God's Love of Companionship
Psalm 68:6
God sets the solitary in families: he brings out those which are bound with chains: but the rebellious dwell in a dry land.

You will observe that in the margins these words are rendered, "God setteth the solitary in a house." The Hebrew word means literally a house, or a dwelling. place, and figuratively, a family or a race. Now, we find in all parts of Scripture, but especially in the Psalms, short but emphatic descriptions of what God does, which open to us with no common clearness what God is. From brief notices of the conduct, we derive some of the best apprehensions of the character of our Maker. Thus, the sentence which we have brought before you as our subject of discourse discloses what we may cull a love of companionship in God. When the garden of Eden had been enamelled with beauty, and Adam placed there as its tenant, the Lord God said, "It is not good that the man should be alone; I will make a helpmeet for him." It was thus at the very outset of the creature dispensation that God showed His purpose of associating beings, or bringing them into companionship, in place of allowing the solitary to continue the solitary. And whatever the period at which this spirit of companionship began to be developed, it is unquestionably one which may be traced in the whole course of God's dealings with mankind. We are not at liberty to doubt that it is by Divine appointment that men have been clustered into those various groups which constitute what we designate human society. This human society is nothing more than a system of mutual dependencies, which will net tolerate, for the most part, anything of solitariness. You see that the whole machinery of a kingdom would quickly come to a stand; yea, that an arrest would be put on all the business of life, and therefore very speedily on life itself, if there were a determination on the part of each individual to keep himself to himself, and to have nothing whatever to do with the surrounding mass of his fellows. There must be the interchange of benefits between man and man. Paul says to the Romans — "As we have many members in one body, and all the members have not the same office: so we, being many, are one body in Christ, and every one members one of another." And if once you admit this doctrine of the "communion of saints," you are ready for the full understanding of "God setting the solitary in families." It proves that the very instant a man becomes converted and renewed, there is a bond of the very mightiest union established between himself and countless individuals in different sections of the earth. He is not shut out from the sweetness of domestic worship by the mountain and the forest which surround him, but, participating still in the relationships of brothers and sisters, fathers and mothers, what shall be said of him, but that, in his loneliness and desertion, he vindicates the truth that "God setteth the solitary in families"?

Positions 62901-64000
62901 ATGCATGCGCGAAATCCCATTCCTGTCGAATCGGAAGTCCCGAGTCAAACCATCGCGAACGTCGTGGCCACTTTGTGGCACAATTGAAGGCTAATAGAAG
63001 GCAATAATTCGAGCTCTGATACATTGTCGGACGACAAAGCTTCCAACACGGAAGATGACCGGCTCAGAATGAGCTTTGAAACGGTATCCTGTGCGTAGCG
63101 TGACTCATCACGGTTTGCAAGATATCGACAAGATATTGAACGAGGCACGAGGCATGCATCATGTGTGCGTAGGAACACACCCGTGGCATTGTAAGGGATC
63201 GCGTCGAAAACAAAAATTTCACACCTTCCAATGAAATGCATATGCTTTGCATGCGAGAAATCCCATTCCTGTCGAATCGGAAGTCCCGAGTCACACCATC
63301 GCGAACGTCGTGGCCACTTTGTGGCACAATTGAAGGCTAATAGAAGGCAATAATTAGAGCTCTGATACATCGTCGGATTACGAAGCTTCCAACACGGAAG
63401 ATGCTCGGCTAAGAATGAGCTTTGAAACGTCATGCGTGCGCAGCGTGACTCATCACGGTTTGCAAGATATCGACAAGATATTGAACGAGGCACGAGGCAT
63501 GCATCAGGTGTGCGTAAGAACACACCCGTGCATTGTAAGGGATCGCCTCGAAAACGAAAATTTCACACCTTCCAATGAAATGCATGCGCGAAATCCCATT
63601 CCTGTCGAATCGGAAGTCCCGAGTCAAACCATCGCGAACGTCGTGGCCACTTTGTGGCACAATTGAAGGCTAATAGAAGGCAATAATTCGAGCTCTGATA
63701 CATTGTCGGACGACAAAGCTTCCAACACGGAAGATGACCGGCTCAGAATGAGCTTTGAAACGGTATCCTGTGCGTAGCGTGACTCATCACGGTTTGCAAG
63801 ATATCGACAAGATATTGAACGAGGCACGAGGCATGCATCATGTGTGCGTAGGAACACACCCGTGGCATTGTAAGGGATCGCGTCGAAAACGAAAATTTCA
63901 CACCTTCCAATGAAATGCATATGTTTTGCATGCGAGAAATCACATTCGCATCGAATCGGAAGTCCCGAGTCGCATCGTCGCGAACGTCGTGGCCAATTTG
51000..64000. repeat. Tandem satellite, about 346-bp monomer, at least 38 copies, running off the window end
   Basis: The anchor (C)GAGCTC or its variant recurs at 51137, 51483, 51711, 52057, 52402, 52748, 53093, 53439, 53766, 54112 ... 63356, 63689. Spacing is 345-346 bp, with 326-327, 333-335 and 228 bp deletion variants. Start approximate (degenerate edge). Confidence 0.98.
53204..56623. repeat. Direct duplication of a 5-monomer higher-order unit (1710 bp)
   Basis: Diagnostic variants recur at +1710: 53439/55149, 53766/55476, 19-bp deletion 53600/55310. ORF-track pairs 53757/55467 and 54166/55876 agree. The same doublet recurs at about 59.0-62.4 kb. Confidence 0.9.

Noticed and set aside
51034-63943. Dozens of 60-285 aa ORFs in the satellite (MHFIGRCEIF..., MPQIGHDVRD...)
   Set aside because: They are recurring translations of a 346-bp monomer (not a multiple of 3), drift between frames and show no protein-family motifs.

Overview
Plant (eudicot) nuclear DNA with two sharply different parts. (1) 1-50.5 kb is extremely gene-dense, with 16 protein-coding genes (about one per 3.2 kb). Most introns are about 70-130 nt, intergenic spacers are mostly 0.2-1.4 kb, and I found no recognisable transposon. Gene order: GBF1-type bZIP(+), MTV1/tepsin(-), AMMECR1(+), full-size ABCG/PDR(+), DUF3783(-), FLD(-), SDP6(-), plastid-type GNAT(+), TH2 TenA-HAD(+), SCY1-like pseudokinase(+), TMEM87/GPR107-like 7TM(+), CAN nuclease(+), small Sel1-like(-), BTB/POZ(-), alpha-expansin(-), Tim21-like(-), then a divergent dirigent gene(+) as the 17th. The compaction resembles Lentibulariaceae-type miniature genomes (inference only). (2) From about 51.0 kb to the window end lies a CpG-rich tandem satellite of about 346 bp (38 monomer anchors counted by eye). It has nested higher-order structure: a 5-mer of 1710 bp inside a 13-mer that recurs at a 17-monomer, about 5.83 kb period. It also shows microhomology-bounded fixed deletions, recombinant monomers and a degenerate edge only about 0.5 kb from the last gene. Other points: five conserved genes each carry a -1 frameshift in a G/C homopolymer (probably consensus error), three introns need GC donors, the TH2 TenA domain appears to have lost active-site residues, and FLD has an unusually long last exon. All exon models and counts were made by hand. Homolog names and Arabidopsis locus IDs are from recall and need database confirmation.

(H. Melvill, B. D.)

Parallel Verses
KJV: God setteth the solitary in families: he bringeth out those which are bound with chains: but the rebellious dwell in a dry land.

WEB: God sets the lonely in families. He brings out the prisoners with singing, but the rebellious dwell in a sun-scorched land.

Comfort for the Desolate
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